• Thanks, Paul. I guess I would simply say that the main reason I throw quotes up here is because something about the author’s words struck me as I read them. Sometimes, they simply make me pause, or provoke or reassure me in some way. I don’t agree with everything the authors I quote here say, but often, they connect in some way with other things I am experiencing and/or thinking about/wrestling with at the time. The same is true for whoever reads them, of course, which is why the same words, read from different perspectives and different contexts, produce different reactions.

      (Having said that, I do find it odd at how infrequently people seem to appreciate what I appreciate, but I suppose disagreement is more likely to provoke comment than agreement :).)

      Re: your specific critiques of this passage, I think there is room for both “terrible longing” and “terrible splendour” in how we understand ourselves in relation to God and God’s will being done on earth as it is in heaven. I don’t see this passage as negating love, mercy, and kindness in any way. I see it as a reminder that God is God and we are not—a kind of guard against the cheap familiarity and irreverence that come so easily to us.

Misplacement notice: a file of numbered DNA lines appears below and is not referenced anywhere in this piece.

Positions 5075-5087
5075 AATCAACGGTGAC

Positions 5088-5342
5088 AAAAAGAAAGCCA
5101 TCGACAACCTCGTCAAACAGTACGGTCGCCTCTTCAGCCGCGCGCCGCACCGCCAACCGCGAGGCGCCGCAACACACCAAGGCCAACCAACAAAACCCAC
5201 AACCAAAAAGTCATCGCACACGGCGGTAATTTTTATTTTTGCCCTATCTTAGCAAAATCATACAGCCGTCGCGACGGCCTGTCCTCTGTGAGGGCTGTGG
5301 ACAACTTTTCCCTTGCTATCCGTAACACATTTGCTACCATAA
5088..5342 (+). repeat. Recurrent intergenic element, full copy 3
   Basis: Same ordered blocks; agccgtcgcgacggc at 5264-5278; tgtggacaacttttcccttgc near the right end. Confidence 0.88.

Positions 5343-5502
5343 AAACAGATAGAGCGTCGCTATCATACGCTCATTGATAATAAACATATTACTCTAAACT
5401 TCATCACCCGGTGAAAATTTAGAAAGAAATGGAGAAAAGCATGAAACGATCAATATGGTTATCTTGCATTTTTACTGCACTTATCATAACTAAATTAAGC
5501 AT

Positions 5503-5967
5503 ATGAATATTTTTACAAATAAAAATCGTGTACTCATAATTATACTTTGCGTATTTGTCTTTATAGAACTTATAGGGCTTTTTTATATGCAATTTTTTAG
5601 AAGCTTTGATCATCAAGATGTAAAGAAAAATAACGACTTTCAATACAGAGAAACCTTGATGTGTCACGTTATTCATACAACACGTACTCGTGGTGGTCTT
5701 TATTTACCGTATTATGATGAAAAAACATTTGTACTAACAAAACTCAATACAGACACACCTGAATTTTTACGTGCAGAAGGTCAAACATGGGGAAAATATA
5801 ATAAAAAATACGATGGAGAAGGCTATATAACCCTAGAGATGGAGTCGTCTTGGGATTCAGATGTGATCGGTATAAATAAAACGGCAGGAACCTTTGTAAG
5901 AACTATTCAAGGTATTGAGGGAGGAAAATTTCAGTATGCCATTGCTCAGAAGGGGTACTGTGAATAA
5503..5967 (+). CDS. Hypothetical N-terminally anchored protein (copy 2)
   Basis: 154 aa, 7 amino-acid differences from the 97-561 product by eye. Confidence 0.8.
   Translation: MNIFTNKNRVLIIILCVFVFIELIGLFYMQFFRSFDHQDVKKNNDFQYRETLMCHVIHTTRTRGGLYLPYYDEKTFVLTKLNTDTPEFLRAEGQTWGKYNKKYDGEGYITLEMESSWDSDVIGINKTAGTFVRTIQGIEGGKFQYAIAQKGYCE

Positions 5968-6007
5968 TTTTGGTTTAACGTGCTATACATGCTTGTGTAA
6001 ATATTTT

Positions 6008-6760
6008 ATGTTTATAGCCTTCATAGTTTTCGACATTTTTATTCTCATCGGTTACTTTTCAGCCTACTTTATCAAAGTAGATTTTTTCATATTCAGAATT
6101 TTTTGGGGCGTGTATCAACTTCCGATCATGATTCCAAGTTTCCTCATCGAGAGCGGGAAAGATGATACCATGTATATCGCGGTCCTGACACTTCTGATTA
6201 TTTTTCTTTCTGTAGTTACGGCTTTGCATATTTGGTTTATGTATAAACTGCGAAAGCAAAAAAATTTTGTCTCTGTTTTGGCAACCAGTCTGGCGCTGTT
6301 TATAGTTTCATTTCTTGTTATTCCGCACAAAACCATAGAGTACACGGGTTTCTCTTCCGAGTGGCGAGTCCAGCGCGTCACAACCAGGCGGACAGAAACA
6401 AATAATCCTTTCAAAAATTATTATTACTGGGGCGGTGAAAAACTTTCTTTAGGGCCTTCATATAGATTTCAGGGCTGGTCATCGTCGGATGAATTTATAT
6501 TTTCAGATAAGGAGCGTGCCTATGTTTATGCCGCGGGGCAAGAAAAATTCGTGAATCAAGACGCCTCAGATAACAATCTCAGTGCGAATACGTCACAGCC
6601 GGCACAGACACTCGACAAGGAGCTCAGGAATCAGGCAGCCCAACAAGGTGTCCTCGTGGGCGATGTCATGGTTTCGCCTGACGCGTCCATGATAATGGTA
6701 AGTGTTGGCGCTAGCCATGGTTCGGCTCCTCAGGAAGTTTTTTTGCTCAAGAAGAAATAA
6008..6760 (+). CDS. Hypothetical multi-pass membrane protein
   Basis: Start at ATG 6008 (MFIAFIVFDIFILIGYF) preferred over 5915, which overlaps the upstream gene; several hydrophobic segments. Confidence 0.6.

Re: “something like a Father,” I suppose I simply see Buechner as gesturing toward the truth that God cannot be contained by the metaphors we use to describe him. God is our Father, but he is more than that as well. I think of Jesus’ “how much more” in Luke 11:11-13 when I read Buechner’s concluding words. I see them as a recognition that the ontological gap between God and humanity is not impassable.

      March 14, 2011
      • Paul Johnston #

        🙂 I am the son of a son of Scotland. Contrariness fits me like a glove.

        You made me have to look up ontowhatevera….led me to Immanuel Kant….seemed to be written in english…I swear to God! I didn’t understand a word…somewhere in the background of my mind I’m sure I could hear Monty Python’s the “Philosopher’s Song”…

        Faith will always be insecure if we look to deduce it. We must choose to experience relationship with God.

        March 15, 2011